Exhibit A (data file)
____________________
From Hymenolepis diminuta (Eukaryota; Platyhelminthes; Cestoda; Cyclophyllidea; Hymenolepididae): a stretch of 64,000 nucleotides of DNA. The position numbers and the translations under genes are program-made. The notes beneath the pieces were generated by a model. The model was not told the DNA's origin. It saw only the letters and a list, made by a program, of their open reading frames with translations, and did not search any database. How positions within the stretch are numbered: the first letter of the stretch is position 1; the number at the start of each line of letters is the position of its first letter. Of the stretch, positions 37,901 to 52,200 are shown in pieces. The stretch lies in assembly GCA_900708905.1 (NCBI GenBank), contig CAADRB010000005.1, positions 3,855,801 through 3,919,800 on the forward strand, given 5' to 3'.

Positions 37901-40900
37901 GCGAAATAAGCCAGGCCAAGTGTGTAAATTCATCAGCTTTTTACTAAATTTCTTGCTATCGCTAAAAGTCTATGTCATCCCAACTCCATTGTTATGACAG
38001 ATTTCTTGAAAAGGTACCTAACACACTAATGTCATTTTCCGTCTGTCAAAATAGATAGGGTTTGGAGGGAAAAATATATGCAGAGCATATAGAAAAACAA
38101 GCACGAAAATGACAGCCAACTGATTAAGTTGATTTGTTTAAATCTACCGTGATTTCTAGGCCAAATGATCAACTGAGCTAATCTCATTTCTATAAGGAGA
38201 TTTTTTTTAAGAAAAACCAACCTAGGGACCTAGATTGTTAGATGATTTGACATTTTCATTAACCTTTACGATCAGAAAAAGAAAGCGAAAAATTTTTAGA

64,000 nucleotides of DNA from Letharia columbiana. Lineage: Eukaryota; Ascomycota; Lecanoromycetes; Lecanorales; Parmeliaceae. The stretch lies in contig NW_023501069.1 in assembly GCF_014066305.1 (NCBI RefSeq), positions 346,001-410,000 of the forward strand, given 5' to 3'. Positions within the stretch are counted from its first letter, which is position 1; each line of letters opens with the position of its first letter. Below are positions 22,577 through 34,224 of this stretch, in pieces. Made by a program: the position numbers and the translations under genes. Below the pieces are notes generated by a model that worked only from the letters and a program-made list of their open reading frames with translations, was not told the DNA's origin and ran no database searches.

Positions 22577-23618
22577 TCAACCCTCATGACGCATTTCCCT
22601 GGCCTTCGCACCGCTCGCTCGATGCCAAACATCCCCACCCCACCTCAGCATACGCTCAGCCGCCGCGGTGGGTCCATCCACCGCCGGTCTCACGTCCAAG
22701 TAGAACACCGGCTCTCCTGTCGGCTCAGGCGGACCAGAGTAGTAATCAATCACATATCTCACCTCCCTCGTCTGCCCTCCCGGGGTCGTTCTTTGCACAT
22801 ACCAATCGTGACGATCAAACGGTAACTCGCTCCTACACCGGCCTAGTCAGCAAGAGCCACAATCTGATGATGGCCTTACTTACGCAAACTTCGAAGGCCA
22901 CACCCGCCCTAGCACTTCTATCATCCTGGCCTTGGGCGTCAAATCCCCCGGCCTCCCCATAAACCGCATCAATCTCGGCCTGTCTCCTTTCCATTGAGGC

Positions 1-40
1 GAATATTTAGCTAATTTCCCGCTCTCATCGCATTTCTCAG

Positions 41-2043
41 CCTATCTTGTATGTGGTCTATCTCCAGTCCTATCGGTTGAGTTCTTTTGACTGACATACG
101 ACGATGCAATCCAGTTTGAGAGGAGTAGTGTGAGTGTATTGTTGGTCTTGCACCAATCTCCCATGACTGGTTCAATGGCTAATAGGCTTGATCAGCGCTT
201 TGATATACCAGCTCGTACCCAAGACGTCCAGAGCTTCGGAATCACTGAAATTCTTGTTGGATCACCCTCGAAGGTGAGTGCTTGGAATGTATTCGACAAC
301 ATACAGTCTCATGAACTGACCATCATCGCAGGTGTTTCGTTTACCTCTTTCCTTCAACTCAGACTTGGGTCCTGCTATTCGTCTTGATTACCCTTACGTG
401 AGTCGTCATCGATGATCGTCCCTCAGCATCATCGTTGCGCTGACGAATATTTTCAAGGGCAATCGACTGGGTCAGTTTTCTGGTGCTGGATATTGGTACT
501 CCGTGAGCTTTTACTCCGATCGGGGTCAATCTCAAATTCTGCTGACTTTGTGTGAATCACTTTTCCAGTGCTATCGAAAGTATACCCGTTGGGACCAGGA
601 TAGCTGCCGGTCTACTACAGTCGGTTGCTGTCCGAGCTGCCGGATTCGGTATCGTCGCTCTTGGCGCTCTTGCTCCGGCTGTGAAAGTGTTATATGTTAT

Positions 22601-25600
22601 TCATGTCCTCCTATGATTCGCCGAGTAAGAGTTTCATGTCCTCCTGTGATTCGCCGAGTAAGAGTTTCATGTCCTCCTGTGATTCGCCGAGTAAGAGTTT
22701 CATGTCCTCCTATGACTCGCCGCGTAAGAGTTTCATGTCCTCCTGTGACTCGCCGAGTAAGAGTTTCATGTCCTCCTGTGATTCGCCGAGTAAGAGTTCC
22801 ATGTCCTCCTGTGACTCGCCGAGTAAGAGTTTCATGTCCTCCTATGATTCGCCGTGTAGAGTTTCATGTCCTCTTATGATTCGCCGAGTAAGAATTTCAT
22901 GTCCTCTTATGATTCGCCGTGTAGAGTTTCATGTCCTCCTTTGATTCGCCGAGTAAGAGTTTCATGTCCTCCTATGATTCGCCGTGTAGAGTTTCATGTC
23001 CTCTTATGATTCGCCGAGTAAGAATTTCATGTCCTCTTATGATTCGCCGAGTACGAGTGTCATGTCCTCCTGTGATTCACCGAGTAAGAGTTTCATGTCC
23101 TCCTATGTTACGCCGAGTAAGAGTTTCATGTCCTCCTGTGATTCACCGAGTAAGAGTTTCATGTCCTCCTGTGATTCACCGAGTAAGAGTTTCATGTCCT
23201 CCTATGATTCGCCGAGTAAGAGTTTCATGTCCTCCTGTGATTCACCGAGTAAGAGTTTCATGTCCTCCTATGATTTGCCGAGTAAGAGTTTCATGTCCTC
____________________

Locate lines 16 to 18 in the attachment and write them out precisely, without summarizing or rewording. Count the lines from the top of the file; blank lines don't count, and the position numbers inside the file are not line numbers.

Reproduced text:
Positions 41-2043
41 CCTATCTTGTATGTGGTCTATCTCCAGTCCTATCGGTTGAGTTCTTTTGACTGACATACG
101 ACGATGCAATCCAGTTTGAGAGGAGTAGTGTGAGTGTATTGTTGGTCTTGCACCAATCTCCCATGACTGGTTCAATGGCTAATAGGCTTGATCAGCGCTT